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Dental Gimmicks – Dangerous Trends and Ineffective Treatment

A “ dental gimmick ” is a procedure or a gadget that is used to attract attention, publicity or business without having any significant benefit to the patient.

The Oxford Dictionary defines gimmick as “A trick or device intended to attract attention, publicity, or  business”.

Dental gimmicks can be harmful bin that they distract the patient from receiving proven and  effective treatment. Patients are lulled into spending thousands of dollars and months of their time chasing the “latest” device or gadget that is promised to achieve what is unachievable or only achievable through more traditional therapies, to their inevitable disappointment. These unscrupulous methods and promises not only harm their direct victims by denying them proper, timely care; they also distort the image and expectations rest of the public has about the dental health care system.

Unfortunately, due to the current state of the dental market in California, I have noticed a substantial increase in advertisements for various dental gimmicks in the past few years. Much of this can be attributed to celebrities pushing their psuedo-scientific beliefs on television shows such as Dr. Phil and Dr. Oz. One of the most egregious examples is “coconut oil pulling,” which was heavily pushed and marketed by Gwyneth Paltrow.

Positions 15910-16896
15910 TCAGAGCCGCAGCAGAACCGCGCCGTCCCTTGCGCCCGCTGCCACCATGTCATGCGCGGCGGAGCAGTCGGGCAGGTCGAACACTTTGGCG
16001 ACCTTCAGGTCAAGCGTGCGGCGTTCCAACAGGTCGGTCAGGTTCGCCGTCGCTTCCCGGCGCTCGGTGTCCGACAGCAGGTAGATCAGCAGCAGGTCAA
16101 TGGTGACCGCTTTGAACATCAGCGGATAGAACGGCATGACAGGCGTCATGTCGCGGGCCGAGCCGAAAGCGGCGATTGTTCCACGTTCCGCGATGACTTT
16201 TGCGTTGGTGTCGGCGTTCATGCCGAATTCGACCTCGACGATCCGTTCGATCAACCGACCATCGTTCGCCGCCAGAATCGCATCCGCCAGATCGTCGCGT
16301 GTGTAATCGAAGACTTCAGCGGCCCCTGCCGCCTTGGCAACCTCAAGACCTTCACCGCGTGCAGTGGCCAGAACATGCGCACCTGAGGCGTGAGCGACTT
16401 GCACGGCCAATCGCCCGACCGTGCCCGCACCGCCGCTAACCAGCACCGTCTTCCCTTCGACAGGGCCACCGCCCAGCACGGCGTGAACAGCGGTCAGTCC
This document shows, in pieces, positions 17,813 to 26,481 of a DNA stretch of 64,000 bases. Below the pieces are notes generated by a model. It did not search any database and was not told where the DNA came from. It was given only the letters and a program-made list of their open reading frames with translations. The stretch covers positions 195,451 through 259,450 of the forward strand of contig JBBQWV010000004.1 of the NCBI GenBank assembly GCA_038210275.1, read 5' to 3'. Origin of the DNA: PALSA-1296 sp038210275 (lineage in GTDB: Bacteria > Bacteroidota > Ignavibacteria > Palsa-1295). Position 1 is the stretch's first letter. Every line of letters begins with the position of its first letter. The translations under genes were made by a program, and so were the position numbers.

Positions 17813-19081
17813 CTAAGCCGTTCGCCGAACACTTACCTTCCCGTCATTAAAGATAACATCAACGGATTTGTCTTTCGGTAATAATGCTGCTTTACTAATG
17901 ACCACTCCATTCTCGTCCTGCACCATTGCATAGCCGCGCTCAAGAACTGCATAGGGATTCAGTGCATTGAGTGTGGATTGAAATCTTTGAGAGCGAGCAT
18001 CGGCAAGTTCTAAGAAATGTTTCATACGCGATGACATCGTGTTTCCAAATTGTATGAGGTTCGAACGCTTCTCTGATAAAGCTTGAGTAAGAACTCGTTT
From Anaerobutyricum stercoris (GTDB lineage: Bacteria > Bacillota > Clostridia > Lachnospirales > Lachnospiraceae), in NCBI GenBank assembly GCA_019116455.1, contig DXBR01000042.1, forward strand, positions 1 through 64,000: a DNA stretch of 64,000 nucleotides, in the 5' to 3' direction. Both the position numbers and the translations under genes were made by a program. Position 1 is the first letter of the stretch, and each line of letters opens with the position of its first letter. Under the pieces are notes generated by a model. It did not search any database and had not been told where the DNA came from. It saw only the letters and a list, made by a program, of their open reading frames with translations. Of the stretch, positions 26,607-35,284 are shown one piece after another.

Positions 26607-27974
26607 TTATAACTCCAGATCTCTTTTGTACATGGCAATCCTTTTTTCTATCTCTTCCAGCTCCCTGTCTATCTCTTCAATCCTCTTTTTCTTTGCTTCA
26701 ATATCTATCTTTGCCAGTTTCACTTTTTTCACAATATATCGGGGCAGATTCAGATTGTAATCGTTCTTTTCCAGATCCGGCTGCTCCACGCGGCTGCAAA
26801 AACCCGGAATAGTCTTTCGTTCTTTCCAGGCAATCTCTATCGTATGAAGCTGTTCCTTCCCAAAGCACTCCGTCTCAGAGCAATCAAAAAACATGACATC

Last week, I had a patient who was asking for a new German gadget that is supposed to perform periodontal infection treatment without any mechanical means! He argued that this is the greatest thing invented since dental amalgam, but the FDA (US Food and Drug Administration) and ADA (American Dental Association) are NOT allowing it in the US!

He went on to say that a dentist he knows from Florida has imported this machine by carrying it into US on himself and is now heavily advertising its virtues! I could not believe what I was hearing. I told him if FDA and ADA are not allowing it to be marketed and sold in the US, it is because it either is unsafe or ineffective for what they want to sell it for, or at least, they have not yet been able to prove its safety and efficacy.

Personally, I do not necessarily trust the welfare of the public to individuals. I happen to be a firm believer of the soundness of collective decisions made by regulatory bodies and peer-reviewed studies. Sure, they are slow to accept a new treatment modality, but that is because it takes time to fully investigate the risks versus the benefits of a device or procedure.

I really do not find it challenging to to choose between FDA and a dentist/smuggler who is using a ‘dental gimmick” to grab a few patients.

In subsequent weeks, I plan to discuss specific dental gimmicks I have come across during the past few years in the hopes that my comments and discussion help my readers make smarter choices for their dental health.

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